Kung Fu beyond Combat – The Series: intro

15 01 2011

Let me begin this by saying KUNG FU does not only mean a style(s) of fighting or a hard, external style of fighting. Tai Chi Chuan is Kung Fu as well. A good carpenter, potter, dancer, healer has good Kung Fu. A good Archer has good Kung Fu, a good sailor has good sailing Kung Fu. Kung Fu in the true sense means a skill attained through work, time and patience. Limiting Kung Fu to just fighting is like limiting Zen to just a religion, God to only Christians, Jews, or Muslims, Catholics, Healing to just medical pills and surgery. They are all bigger than that!

I have a conference in Las Vegas, it is by the American Sailing Association. I am an instructor via this group. I really do not care for LV and really the only reason I am going is to listen to a Zen Master discuss Zen and teaching sailing. This is close to home and he is a friend. I can learn something not only from the perspective of teaching sailing but teaching my Shaolin Kung Fu. In the world of Zen “everything is connected”.

While in LV I decided I would pay a visit to a Kung Fu classmate who runs a school there in Sin City. The Lohan School of Shaolin and teaches Northern Shaolin, Tai Chi , Praying Mantis, and southern Five Animals Kung Fu. My classmate is also a Chan Buddhist Priest. This got me to thinking about his tie-in to teaching Chan and Kung Fu, we have not spoke of this before. With him being in Las Vegas I have only seen him twice in the years we left the school, which was back in the early eighties. On his website spiritual Kung Fu is listed as part of the training. I thought it would be interesting to speak with him on this.

As my own interest in Zen came about in order to be a better Kung Fu teacher and being in Vegas due to teaching and Zen, even in another format I saw a tie in. As I said in Zen we say all things are connected. This was very much so.

From that the idea grew. I have another Kung Fu classmate who is also a Zen priest from the Korean lineage, which I found out just recently. He teaches Wing Chun Kung Fu. He is also an acupuncturist and has studied Aikido, besides Shaolin Tai Chi Mantis.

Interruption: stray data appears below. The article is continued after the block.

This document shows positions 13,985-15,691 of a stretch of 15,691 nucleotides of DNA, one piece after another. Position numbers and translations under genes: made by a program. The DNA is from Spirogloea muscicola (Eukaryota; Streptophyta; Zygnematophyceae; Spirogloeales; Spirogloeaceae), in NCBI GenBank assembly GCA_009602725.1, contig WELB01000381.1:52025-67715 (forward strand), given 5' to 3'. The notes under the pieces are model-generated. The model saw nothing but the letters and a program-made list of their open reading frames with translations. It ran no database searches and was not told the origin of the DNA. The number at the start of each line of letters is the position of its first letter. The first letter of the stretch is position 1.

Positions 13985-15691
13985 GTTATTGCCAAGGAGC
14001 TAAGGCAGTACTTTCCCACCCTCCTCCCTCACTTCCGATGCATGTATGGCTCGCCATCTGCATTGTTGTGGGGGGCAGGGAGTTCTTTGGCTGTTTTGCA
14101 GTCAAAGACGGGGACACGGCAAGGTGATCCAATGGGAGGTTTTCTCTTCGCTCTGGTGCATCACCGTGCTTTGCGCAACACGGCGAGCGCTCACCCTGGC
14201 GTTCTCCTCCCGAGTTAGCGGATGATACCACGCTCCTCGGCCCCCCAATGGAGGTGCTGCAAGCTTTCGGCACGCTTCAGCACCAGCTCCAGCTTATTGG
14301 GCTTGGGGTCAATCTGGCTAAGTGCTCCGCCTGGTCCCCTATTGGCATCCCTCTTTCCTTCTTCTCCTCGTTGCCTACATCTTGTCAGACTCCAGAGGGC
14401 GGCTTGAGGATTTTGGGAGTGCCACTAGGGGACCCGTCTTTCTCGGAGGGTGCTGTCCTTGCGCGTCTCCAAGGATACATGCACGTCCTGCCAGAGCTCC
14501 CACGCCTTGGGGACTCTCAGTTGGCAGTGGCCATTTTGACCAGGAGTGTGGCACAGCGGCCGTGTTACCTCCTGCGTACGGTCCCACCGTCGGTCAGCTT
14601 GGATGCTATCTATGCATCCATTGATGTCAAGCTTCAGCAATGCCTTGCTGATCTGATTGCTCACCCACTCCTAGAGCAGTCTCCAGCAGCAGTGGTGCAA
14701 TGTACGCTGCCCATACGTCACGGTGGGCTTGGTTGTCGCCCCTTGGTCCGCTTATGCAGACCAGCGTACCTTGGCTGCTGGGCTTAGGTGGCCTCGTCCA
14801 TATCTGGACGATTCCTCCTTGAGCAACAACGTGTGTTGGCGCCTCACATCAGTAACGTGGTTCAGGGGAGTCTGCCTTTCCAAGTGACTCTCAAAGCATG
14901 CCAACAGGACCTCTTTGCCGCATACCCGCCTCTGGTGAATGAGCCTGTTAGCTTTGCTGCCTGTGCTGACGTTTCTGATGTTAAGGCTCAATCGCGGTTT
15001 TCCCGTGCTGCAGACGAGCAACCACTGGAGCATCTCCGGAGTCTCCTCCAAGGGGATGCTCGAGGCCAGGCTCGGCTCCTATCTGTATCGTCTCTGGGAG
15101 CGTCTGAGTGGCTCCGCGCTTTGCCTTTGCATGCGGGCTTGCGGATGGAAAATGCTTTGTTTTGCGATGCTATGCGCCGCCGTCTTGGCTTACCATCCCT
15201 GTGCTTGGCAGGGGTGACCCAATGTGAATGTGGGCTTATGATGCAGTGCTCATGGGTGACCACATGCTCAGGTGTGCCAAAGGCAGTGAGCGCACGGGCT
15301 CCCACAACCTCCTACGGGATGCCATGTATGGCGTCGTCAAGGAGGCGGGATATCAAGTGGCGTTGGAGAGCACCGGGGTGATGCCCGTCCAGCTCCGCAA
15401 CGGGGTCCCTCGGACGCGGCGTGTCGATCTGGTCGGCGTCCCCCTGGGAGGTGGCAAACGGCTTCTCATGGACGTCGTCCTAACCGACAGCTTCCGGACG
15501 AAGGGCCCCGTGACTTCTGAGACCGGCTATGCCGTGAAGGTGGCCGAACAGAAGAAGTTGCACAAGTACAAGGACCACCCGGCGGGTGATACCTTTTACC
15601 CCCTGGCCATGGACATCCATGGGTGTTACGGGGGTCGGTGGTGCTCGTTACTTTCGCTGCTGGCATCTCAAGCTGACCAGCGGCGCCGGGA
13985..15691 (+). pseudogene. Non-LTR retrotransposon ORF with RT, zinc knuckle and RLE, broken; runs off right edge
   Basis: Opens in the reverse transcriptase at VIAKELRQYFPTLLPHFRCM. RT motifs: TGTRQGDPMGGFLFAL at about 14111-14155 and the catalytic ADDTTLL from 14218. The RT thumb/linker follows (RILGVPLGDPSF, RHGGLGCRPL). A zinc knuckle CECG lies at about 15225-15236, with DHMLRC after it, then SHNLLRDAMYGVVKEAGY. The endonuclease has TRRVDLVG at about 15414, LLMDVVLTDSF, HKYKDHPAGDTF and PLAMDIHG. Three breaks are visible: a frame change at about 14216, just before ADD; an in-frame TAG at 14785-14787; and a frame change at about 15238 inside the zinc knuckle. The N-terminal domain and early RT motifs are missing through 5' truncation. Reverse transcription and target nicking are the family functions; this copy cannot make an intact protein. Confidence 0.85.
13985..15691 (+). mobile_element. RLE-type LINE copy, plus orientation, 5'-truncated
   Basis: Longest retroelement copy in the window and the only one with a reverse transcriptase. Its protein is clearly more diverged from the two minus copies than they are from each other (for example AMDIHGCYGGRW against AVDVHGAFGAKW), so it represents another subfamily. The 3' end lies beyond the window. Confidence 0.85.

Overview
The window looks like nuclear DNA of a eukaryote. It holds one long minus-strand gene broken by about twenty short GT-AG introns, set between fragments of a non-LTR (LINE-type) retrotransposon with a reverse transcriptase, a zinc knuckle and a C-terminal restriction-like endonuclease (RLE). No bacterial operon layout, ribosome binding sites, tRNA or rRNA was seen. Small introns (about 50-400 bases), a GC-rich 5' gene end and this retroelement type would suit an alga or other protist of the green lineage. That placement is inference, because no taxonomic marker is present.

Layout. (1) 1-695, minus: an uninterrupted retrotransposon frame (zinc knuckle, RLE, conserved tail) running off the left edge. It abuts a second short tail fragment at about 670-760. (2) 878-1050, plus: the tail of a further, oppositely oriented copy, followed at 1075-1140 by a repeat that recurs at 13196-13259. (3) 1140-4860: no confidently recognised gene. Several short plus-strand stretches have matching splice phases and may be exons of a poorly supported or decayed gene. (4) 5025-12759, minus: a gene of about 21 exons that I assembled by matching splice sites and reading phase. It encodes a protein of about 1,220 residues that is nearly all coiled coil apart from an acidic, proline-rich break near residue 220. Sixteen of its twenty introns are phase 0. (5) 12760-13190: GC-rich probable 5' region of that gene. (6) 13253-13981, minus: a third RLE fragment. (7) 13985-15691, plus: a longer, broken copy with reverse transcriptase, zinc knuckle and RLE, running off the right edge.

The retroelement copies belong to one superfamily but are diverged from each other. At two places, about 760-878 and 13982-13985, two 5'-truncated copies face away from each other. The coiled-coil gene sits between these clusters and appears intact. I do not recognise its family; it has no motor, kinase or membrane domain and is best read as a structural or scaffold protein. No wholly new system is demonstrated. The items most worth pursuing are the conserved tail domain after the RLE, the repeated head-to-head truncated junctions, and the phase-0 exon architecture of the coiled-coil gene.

Added to this thought another Zen Priest came to mind. He does not teach Kung Fu but he studies Tai Chi Chuan from the same Shaolin lineage as myself and the others. Though he does not teach Kung Fu he does teach Kyudo and is one of my favorite coaches. He is from the Japanese lineage of Soto Zen.

The four of share a commonality not only with our martial training but also our Chan philosophy even though from different branches of the same tree. I thought it would be interesting to see how each relates Zen to their teaching/training in “Kung Fu”.

Over the months of Feb, March and April I will be connecting with these men for a short interview and post the thoughts and opinions on this blog under this topic of Kung Fu beyond Combat.

Questions:

What is your martial background?

How do you see the future path of Kung Fu, as far as direction and quality having been taught by old school instructors? Less or more quality?

What is your Zen/Chan background?

What lead you to Chan?

How do you relate your Zen/Chan practice to your Study of Kung Fu?

Do you bring Chan to your students in a formal form?

In what way?

Do you feel your Chan study has helped you be a better instructor?

In what way?

Are there any Chan practices, drills that you do with your Martial Students?

Do you consider Kung Fu Zen?

Any advise you would give to people seeking a martial arts and or a spiritual path?

Stay tuned coming in Feb part I

* If there is a question you would like presented to these Sifu’s please leave it in the comment section.

_/|\_

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6 responses

15 01 2011
JM

I look forward to the follow up!

16 01 2011
karamatsu

Sounds interesting, and like the start of a new article. Something I’m curious about is how they/you see the spiritual side of their/your arts evolve out of the study of a physical discipline. Does it happen spontaneously, or do they employ methods to help develop the spiritual side that are outside the scope of physical technique? Likewise I wonder about cultivation of moral or ethical discipline — whether that plays any role at all, and if so, how it is developed? It seems like in a combat discipline, there might be a need. And then also how (or if!) they/you integrate the philosophical teachings of Buddhism. Say, something fundamental like the four noble truths?

Just stuff I’m curious about.

17 01 2011
Zen

Hmmm, you’re concept is somewhat off, The spiritual gave birth to the physical.

Guess I’ll do a blog on this subject to explain.

Kung Fu beyond combat – The Series : Shaolin Chan

17 01 2011
karamatsu

Well, no surprise that I’d be off track. In Kyudo, though, you do sometimes hear people say that the emphasis in the beginning should be exclusively on the physical discipline, technique, and that the various mental/spiritual aspects follow from that, either naturally or just that it’s necessary to get technique down to the point where you can do it without thought, before shifting to cultivation/exploration of internal aspects.

Other teachers like to teach both aspects from early on, so that they can reinforce each other, perhaps depending on the student. So I just wondered how it is with Kung Fu.

18 01 2011
Sensei Strange

I like the idea about interviewing teachers. One of my teachers is a Rinzai zen priest and an Aikido Judo guy. Perhaps I will send him your final list to contribute to the knowledge.

Thanks for the inspiration. I too will do some interviews,

7 05 2013
AgeveTeag

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